Knesset plenum set to choose Israel's new State Comptroller
Many MKs said they were unaware of the other two candidates and thought Jerusalem District Court Judge Joseph Shapira was the only one.
The Knesset plenum is scheduled to vote on the next state comptroller on Monday. On the starting blocks are three candidates: Jerusalem District Court Judge Joseph Shapira, Supreme Court vice president Justice Eliezer Rivlin and the president of the Institute of Internal Auditors, Shlomo Kalderon. Kalderon is considered the longest of long shots.
Shapira, considered the favorite, was put forth by a cross-aisle coalition that included caucus heads Zeev Elkin (Likud ) and and Dalia Itzik (Kadima ), as well as MKs Yariv Levin (Likud ) and Roni Bar-On (Kadima ). The group roped in Netanyahu and then-Kadima chairwoman and MK Tzipi Livni fairly early on. Shapira's application was accompanied by the signatures of around 70 Knesset members, a few of which were deleted when it was determined that they had signed the petitions of more than one prospective candidate for the position.
With 36 years on the bench, including 13 on the Supreme Court, Rivlin is by far the most experienced candidate. He has the support of the opposition parties, and is expected to win the votes of Labor and Meretz MKs.
In contrast to the 70 MKs who signed Shapira's qualification petition, only 11 signed Rivlin's - just one more than the 10-signature minimum. In the past few days Rivlin has been talking to MKs and reminding them of his professional background.
Even though the scales are clearly tipped in Shapira's favor, Knesset figures note that the vote is a secret one and the contest is still open. One Knesset figure said that MKs are often on the fence in the first round of voting, when they try to determine the mood of their colleagues. He said that if Shapira does not get at least 61 votes in the first round, voting could change in the next two rounds.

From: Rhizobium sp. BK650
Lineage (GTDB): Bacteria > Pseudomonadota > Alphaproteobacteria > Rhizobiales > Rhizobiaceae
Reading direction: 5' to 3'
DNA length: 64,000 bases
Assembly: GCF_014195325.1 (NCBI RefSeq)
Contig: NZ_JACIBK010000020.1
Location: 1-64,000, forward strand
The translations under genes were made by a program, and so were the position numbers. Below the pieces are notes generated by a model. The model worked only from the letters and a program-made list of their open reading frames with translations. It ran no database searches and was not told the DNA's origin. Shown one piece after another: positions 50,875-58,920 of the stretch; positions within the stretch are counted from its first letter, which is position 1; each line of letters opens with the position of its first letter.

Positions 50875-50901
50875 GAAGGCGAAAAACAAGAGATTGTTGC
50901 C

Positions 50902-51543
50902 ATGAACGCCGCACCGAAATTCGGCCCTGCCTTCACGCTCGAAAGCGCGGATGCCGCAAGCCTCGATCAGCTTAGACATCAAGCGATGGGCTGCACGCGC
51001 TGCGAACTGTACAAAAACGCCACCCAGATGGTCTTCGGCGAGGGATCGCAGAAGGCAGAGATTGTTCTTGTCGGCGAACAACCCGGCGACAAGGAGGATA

When Shapira's candidacy was announced Elkin, Levin and Itzik told Haaretz about their efforts to find a candidate who could garner broad support and would not be labeled as being in a particular camp. Shapira attracted support from across the coalition and the opposition before the establishment last week of the national unity government, but over the past week several MKs have admitted that they signed his petition without knowing much about him beyond his being a district court judge.
Many MKs said they were unaware of the other two candidates and thought Shapira was the only one. A few said that after learning about Rivlin and Kalderon they would revisit their support for Shapira. Some MKs appeared not to care about the identity of the state comptroller, or the fact that all it would take to put up a candidate to their liking was to find nine other like-minded MKs.
Tourism Minister Stas Misezhnikov (Yisrael Beiteinu ) said he was unaware of that possibility. "I support what the coalition decides," he said, and when asked whether he had looked into Shapira's positions Misezhnikov said, "He's the sole candidate. If there were a few I would have checked him out."
Communications Minister Moshe Kahlon (Likud ) said: "I know [Shapira] is a district judge and that's it. He wants to run for state comptroller, his position is respectable in my eyes, so I signed. On Monday we'll listen and make a decision. My opinion isn't in anyone's pocket," Kahlon said.
"I was asked to sign, so I signed," he said when asked why he supported a candidate he might not vote for, adding, "It doesn't oblige me to vote for him - otherwise they wouldn't hold a vote, everyone would get MKs to sign and become state comptroller," Kahlon said.
Industry, Trade and Labor Minister Shalom Simhon (Atzmaut ) had this to say: "A decision was made by a majority of the coalition and we are part of the coalition. I asked questions when they came to get my support, of course. I don't know him. Not personally. I've never met him," Simhon said, adding that he was told that Shapira is a good judge with a good temper who understands how the system works, "all the things people usually say about candidates."